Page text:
- Education budgets being stagnant is also a concern as it was already far lower than most countries in terms of a percentage of GDP.
- The government made a positive move by increasing the number of universities, amendments in the apprenticeship training scheme and training scheme, this may not be enough for the World’s largest young population with 600 million people under the age of 25 years.
The budget speech was rightly concluded, “When we come together as a society as has been evident over the past few days and weeks, there is nothing that we cannot do, nothing that we cannot overcome.” Amidst the many debates, happening all around the country, the budget has received an overall positive reaction from the public.
Experts’ Reaction on Indian Union Budget 2021
“The Union budget 2021 carries a positive message for the Education sector. It provides an active effect to the National Education Policy 2020 (NEP), by setting up a strong framework of Higher Education Commission (HEC).”
– Vijay Thadani, VC and MD, NIIT Ltd and Co-founder, NIIT University.
“The umbrella structures advocated in 9 cities to encourage partnerships across institutions can go a long way to achieve the desired synergies of multidisciplinary higher education as envisaged in NEP.”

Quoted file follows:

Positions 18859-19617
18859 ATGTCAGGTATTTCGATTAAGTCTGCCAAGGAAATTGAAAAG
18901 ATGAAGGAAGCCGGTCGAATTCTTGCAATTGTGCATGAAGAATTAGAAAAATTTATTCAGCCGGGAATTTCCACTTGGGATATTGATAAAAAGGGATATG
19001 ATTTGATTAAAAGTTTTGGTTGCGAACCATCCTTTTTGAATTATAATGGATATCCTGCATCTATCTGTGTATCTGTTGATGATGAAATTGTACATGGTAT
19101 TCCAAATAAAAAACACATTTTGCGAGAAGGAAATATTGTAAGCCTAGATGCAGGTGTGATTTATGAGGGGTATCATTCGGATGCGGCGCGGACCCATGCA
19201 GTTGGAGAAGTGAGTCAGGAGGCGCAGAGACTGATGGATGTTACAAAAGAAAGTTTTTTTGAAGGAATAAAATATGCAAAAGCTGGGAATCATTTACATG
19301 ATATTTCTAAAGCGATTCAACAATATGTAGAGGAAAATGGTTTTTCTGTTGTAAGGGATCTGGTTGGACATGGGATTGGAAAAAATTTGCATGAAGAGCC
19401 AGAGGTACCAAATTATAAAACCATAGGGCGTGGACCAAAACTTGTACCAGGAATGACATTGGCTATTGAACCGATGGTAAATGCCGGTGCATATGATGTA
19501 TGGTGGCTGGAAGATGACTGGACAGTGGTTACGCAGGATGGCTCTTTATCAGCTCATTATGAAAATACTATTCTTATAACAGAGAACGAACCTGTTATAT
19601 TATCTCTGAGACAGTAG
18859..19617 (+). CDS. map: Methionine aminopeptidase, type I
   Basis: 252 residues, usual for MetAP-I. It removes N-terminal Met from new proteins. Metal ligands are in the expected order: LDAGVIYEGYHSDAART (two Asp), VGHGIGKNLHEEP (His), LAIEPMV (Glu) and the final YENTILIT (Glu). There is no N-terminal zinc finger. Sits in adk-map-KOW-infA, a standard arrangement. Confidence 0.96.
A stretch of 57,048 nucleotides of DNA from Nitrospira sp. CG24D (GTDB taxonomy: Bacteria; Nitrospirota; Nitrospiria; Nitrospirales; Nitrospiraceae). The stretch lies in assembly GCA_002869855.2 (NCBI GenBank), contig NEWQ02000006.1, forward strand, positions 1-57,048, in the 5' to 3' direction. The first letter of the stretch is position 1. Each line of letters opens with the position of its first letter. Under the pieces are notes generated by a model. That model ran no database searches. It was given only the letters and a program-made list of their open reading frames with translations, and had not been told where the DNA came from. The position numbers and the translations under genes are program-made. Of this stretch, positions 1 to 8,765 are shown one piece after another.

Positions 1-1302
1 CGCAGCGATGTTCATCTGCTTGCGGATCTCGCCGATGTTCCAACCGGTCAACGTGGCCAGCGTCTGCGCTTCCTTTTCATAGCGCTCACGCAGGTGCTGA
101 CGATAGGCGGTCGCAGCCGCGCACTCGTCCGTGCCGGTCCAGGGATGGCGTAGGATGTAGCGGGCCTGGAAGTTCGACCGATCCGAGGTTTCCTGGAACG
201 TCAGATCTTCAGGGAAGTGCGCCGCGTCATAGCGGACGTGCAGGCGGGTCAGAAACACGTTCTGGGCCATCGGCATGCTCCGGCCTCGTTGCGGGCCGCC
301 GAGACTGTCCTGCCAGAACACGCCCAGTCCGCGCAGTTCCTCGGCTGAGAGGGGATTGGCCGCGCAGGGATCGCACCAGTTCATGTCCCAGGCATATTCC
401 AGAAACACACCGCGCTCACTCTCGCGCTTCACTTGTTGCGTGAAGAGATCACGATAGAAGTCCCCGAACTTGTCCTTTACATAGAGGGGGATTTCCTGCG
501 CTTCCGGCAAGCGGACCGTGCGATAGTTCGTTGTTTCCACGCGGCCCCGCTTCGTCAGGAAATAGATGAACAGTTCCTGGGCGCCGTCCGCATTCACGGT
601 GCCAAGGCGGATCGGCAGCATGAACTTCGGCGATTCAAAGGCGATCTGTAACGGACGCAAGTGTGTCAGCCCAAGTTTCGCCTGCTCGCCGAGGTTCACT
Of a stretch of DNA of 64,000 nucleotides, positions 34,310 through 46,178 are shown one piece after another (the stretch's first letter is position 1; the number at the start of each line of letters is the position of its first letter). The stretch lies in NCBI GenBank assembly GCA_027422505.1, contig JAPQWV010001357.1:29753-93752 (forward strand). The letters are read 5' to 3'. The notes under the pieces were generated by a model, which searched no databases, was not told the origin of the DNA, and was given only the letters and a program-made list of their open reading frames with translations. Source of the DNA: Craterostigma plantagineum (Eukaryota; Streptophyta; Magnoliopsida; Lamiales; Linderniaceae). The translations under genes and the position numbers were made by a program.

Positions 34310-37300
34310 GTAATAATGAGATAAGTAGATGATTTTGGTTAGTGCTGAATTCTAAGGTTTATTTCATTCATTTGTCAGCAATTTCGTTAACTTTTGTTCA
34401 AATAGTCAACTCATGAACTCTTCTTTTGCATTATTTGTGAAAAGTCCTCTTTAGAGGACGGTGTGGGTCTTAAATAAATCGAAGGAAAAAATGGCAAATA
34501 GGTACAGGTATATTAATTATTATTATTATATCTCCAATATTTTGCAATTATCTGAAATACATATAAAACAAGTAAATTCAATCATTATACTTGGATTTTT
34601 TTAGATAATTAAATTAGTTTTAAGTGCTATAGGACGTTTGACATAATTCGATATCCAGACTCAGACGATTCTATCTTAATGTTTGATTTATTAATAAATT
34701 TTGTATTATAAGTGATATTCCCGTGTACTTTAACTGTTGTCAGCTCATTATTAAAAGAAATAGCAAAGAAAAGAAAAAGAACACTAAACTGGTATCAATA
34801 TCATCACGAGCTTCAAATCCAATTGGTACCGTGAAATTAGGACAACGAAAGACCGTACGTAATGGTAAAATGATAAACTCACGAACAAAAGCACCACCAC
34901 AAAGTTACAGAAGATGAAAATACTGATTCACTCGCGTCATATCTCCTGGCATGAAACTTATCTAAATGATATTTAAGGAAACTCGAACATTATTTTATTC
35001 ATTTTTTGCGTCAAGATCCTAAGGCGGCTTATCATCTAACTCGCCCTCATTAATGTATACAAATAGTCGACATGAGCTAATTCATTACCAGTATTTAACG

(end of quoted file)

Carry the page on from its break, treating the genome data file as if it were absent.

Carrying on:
– Prof Anju Seth, Director, IIM Calcutta
“From the point of view of higher education, I welcome the move to promote academic collaboration with foreign educational institutions, as proposed in the annexure 5 of the budget.”
– Prof. Daviendra Narang, Director, Jaipuria Institute of Management, Ghaziabad
“I look forward to Mission Poshan 2.0 that will create a positive impact on public health & nutrition and rid the nation of hidden classroom hunger. As a foundation, we are committed to working with the Government in meeting UN’s SDG goals of Zero Hunger by 2030.”
– Shridhar Venkat, CEO, The Akshaya Patra Foundation
“We look forward to working with the Indian government on realizing these and other goals, such as inclusivity and accessibility in education, and appropriately harnessing the potential and skills of our youth, which will solidify our country’s position as a top economy and leader of the future.”
– Rustom Kerawalla, Founder Chairman, VIBGYOR Group of Schools
We welcome NEP 2020 as a solution, with the hope that it will help to qualitatively strengthen the education system, and make education accessible to many more students.
– Kavita Kerawalla, Vice-Chairperson, VIBGYOR Group of Schools
OneStep’s take on Indian Union Budget 2021
Budget 2020 is a balanced and pragmatic statement of intent. All of this will boost multidisciplinary education which is more aligned with the global education system, and the process will continue even in higher education with all institutes set to become multidisciplinary and more focussed on research. Furthermore, introducing legislation to form a Higher Education Commission of India to look after accreditation, funding, regulation, and standard-setting is a strategic four-pillar move that strongly builds on National Education Policy.